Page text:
Getting to Yes: Finding Consensus in a Divided America

PBS Newshour Correspodent Lisa Desjardins moderated a bipartisan panel with Representatives Charlie Dent (R-PA) and Jim Himes (D-CT) about breaking congressional gridlock and crafting lasting legislative solutions with good ideas from both sides of the aisle.

Dent made the case that any meaningful, durable, and sustainable reform passed by Congress “always ends up being done on a bipartisan level.” Himes agreed, saying that politics only works through compromise, because “that’s the only way you govern the country.”

The Republican and Democratic congressmen identified two specific policy areas that they hope to see bipartisan compromise and agreement on: tax reform and infrastructure.

Himes stated that both parties could agree on the need for corporate tax reform. “Most Democrats Representative Jim Himes (D-CT) Chair, New Democrat Coalition; U.S. House Committee on Financial Services; Ranking Member, NSA and Cybersecurity Subcommittee, U.S. House Permanent Select Committee on Intelligence will agree with you that a 35 percent corporate tax rate … is too high. There’s no question that we could agree that the tax code is too complicated.” Dent concurred, calling for an inclusive, rather than one- party, strategy for developing the legislation.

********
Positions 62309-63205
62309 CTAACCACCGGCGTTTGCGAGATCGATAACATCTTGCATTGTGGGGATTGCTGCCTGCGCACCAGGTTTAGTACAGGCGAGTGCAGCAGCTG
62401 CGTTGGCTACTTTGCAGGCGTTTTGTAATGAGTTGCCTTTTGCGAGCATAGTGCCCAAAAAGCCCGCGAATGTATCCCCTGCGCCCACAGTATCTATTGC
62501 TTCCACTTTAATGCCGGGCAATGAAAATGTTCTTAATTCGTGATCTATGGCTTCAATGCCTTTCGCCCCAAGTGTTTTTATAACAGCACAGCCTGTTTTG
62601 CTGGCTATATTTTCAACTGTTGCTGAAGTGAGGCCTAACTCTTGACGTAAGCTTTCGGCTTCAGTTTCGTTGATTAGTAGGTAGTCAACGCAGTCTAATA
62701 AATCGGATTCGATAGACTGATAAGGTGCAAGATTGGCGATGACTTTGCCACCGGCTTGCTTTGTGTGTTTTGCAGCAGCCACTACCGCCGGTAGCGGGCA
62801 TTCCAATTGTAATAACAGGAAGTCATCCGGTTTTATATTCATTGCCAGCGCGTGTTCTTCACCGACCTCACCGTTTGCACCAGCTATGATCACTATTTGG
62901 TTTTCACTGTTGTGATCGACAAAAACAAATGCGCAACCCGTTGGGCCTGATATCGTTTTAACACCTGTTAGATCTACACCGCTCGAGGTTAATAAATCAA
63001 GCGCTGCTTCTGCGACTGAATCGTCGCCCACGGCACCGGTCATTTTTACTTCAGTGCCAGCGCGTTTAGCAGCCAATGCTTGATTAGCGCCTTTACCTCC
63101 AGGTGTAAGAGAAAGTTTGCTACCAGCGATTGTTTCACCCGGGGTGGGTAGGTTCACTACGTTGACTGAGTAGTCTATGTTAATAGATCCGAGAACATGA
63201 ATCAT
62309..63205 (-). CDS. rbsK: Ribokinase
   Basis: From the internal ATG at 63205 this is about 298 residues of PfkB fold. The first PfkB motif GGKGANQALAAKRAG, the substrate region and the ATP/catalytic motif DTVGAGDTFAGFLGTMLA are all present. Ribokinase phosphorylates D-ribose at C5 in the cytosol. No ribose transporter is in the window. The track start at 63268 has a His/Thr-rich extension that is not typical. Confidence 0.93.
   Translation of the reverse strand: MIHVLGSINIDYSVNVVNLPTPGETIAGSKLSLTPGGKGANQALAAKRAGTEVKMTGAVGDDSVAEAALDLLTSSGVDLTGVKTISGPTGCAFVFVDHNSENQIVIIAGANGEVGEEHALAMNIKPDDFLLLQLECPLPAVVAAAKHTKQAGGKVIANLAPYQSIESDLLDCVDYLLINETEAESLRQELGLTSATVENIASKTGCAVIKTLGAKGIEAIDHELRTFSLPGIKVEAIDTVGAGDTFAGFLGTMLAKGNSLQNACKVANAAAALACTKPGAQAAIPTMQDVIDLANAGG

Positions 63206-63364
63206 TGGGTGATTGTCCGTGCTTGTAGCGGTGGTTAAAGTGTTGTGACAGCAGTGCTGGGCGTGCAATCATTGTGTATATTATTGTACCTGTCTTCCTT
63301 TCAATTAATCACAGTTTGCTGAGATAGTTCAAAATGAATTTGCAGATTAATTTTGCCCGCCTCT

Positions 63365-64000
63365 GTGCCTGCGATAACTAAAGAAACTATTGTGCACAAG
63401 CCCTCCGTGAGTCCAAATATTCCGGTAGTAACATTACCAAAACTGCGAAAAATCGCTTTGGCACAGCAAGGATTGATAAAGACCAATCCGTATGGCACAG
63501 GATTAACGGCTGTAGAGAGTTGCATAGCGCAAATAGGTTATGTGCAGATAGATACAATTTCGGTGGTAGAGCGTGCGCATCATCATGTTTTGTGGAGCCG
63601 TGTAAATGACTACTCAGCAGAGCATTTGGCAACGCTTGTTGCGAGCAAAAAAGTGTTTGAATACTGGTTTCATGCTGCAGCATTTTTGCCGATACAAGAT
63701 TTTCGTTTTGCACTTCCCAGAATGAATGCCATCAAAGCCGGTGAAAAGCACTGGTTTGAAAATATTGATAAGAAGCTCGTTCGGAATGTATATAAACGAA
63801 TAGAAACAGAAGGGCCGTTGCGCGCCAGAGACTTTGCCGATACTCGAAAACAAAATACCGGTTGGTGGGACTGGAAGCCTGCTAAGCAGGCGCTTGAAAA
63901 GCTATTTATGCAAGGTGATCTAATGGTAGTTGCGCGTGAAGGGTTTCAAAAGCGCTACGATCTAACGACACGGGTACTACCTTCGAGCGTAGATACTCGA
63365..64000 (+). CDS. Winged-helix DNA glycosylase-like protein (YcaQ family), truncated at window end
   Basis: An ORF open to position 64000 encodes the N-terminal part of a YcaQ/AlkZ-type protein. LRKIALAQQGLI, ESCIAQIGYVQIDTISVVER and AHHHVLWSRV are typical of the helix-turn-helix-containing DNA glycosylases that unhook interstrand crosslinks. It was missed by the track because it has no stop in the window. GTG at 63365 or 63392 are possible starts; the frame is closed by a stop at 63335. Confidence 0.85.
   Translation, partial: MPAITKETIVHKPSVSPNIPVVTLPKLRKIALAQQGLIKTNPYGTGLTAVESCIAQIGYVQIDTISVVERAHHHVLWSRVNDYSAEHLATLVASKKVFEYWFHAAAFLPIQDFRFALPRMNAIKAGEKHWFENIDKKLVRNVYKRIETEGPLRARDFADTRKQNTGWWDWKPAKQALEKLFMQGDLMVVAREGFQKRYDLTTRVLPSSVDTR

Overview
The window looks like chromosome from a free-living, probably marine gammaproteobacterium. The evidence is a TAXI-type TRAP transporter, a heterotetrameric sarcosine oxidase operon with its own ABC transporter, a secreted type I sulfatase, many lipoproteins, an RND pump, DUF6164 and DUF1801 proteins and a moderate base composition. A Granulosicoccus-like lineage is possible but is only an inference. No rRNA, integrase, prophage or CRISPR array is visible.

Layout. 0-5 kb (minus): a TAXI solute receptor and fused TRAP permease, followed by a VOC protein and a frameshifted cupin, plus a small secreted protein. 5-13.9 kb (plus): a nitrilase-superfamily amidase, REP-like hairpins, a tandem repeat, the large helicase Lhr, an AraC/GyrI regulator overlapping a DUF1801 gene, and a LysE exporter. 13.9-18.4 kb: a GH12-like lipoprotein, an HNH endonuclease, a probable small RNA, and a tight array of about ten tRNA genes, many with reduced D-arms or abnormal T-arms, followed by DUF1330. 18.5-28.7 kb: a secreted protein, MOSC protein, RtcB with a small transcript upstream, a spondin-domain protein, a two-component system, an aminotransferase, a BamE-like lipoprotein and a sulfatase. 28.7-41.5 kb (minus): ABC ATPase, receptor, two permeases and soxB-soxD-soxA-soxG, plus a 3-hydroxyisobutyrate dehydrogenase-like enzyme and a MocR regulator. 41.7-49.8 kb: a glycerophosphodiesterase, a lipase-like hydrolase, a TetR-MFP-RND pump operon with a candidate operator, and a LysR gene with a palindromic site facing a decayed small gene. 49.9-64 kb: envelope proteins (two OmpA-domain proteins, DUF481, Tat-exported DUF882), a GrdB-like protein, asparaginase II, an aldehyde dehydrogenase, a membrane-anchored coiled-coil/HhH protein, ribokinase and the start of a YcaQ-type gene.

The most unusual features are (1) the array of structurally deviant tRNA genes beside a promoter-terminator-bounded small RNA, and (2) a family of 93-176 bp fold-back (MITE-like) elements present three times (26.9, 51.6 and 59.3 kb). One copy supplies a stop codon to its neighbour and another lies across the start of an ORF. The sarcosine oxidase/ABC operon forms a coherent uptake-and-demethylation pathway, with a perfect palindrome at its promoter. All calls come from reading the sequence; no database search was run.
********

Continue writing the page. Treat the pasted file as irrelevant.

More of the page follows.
Discussing a bill to rebuild America’s aging infrastructure, Dent said, “There’s a real desire to move forward. That issue lends itself to some sort of bipartisan collaboration.” Himes agreed that infrastructure legislation has the ability to draw bipartisan support and potentially help heal divisions within Congress.

Looking more broadly, Himes argued that there should also be bipartisan support around solving our long-term national debt. He cautioned that rising interest rates will lead Representative Charlie Dent (R-PA) Chairman, Subcommittee on Military Construction, Veterans Affairs, and Related Agencies, U.S. House Committee on Appropriations to accelerated interest costs for the government, crowding out spending on other priorities and hurting the economy — issues that Americans from both parties care about.

Coming to a consensus on our fiscal policy won’t be “as hard as people think,” agreed Dent. “We have an idea of what the policy discussion should be. It’s a matter of political will at this point.”

Download the transcript for this session.

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